Hello, thank you for dropping in. I hope you have brought your cardigan because it's chilly here, and rather miserable. I have been turning the lights on in the daytime all week and on Tuesday evening we actually lit the candles in the evening and made hot chocolate, which is unheard of for this time of year, but we needed some comfort.
So as we are cosying up, I thought I'd share some socks with you. A few months ago I offered to knit some socks for a close friend, a woman with a big heart and cold feet. She asked me where I buy my Drops Fabel and a week or so later she arrived at my door with two 50g balls of Green/Turquoise Print (677), a very uninspiring name for a glorious yarn because as I was knitting and the pattern appeared it became quite obvious to me that these are, in fact, Peacock Socks.
All went very well with the first sock. However, when I came to begin the second I realised that the long pattern repeat meant that I had to wind off an awful lot of yarn from the ball before I could even cast on if I wanted the second to match the first, which I did. (I know that some people don't mind if they don't match, but I mind very much. Each to her own.) In fact, I had to wind off 10g, a fifth of the ball.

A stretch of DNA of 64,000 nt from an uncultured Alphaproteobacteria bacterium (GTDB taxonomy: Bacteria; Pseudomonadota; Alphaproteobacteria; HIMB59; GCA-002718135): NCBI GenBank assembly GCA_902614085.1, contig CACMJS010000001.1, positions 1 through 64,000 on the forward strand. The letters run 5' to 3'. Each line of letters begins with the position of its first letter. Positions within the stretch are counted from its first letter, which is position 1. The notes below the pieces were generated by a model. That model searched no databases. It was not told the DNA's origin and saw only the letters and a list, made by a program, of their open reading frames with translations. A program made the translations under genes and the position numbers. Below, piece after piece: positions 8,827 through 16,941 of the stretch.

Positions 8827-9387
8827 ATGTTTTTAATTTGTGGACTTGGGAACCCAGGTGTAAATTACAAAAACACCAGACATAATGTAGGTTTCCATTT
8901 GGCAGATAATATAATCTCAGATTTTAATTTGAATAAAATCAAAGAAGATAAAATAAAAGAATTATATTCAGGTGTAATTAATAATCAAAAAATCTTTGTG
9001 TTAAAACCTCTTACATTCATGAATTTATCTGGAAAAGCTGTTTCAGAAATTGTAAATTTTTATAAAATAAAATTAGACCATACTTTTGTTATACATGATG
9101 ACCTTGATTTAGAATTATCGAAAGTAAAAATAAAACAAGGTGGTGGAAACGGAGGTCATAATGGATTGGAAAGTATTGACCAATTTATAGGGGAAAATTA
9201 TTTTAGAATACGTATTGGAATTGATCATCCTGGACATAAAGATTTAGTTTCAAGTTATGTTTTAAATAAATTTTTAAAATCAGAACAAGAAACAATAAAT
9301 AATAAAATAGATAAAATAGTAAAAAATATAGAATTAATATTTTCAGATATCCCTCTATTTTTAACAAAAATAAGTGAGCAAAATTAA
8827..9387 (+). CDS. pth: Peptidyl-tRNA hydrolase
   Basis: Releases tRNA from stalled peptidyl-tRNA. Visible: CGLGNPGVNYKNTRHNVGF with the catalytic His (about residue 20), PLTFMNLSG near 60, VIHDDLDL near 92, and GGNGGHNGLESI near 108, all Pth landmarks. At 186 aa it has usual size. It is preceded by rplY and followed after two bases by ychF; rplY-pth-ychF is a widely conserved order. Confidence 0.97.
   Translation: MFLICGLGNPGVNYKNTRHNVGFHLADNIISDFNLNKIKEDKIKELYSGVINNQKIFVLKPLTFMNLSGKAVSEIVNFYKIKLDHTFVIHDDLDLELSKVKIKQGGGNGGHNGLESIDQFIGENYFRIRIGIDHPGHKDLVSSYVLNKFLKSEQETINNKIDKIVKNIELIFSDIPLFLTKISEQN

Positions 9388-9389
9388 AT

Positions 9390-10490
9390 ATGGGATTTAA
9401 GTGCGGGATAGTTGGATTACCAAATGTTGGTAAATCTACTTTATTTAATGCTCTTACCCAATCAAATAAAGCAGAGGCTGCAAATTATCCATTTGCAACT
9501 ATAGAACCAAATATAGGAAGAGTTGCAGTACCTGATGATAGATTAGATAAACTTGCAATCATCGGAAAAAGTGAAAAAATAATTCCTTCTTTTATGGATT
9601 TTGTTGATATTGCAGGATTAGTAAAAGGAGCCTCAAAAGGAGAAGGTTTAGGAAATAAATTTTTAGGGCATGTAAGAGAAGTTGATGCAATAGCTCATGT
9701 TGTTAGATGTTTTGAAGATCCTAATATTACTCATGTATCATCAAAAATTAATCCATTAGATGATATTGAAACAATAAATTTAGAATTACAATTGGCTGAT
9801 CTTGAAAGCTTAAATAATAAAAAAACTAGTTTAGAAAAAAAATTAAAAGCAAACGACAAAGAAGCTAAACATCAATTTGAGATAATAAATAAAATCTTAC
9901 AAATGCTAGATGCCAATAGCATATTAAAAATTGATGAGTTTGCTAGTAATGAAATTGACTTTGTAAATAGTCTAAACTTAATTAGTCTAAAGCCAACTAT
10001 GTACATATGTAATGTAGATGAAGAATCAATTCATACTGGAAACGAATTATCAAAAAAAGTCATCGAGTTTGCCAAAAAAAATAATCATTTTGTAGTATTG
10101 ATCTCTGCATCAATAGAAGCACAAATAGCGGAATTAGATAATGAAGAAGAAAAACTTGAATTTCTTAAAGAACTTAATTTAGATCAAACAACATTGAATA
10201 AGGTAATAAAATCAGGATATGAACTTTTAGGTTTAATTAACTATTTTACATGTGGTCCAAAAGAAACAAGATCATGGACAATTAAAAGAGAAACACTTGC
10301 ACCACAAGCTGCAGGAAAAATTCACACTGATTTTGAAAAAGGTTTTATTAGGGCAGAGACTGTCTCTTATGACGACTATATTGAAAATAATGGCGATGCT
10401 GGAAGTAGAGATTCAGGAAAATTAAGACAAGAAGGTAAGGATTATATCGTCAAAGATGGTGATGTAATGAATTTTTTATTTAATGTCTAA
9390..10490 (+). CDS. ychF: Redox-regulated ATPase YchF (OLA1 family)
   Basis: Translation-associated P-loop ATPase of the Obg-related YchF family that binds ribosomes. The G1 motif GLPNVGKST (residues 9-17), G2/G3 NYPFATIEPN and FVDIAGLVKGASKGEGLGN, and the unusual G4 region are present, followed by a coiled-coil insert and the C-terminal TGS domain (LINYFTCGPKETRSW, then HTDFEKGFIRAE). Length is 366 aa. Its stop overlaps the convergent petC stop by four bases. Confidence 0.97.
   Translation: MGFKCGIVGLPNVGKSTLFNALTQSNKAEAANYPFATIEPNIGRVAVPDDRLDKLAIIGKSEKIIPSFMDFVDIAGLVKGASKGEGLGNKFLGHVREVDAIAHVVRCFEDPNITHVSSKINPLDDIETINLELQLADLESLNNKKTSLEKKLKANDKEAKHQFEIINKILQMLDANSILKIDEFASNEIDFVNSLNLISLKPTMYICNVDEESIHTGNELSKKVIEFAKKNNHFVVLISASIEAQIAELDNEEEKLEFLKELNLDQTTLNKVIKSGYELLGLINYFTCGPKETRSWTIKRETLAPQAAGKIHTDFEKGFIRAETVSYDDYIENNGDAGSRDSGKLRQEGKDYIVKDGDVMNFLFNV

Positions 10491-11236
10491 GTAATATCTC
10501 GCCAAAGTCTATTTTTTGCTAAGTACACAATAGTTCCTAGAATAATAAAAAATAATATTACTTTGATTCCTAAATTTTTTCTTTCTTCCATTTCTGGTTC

Grrr! I have to tell you that there was, ahem, language. I was cross. I retrieved the 10g of yarn which I had wound off, found what I thought was the right place and carried on BUT it wasn't the right place and the toes didn't match. I really couldn't bear it so I frogged it and tried again. It's still not right, but it's almost right and as my friend won't be wearing them with peep toe sandals, I decided that they were good enough and that if I tried again, I probably wouldn't match them any better.
So, having finished the socks, I wanted to knit a bag for my friend to keep them in. I cast on 80 stitches with the unused Drops Fabel and knitted in the round until I ran out of yarn, finishing with four rounds of purl to make an edge, but unfortunately, the bag wasn't big enough so I found some charcoal grey 4ply in my stash, picked up the stitches from the cast on edge and carried on until it was big enough to hold two carefully folded socks.
Peacock! Dark green, purple, turquoise, lime... I really do LOVE these colours.
I have been asked how long it takes me to knit socks so this time, I kept a tally and I now know that it takes me ... thirteen hours per sock, so twenty-six hours for a pair. I am not a fast knitter and I make a bit more work for myself by knitting the cuff in double rib, but I prefer them that way. So, gentle readers, if you are wondering why handknitted socks are expensive, do the arithmetic and work out twenty-six hours at minimum wage and you will find that any handknitted socks you can buy are an absolute bargain!! (I know a demon knitter who can knit a pair of socks in sixteen hours but even that works out at more than £130.) Alternatively, find a friend to knit some for you because once you have worn socks which have been knitted to fit your foot, you will find it very hard to go back.
My friend really is delighted with her socks, and with the bag and I have to tell you that because she really is a lovely woman, the bag of yarn she brought me contained not only two balls of Peacock yarn, but another two balls for me to knit some socks for myself. I have the best friends.
See you soon.
Love, Mrs Tiggywinkle x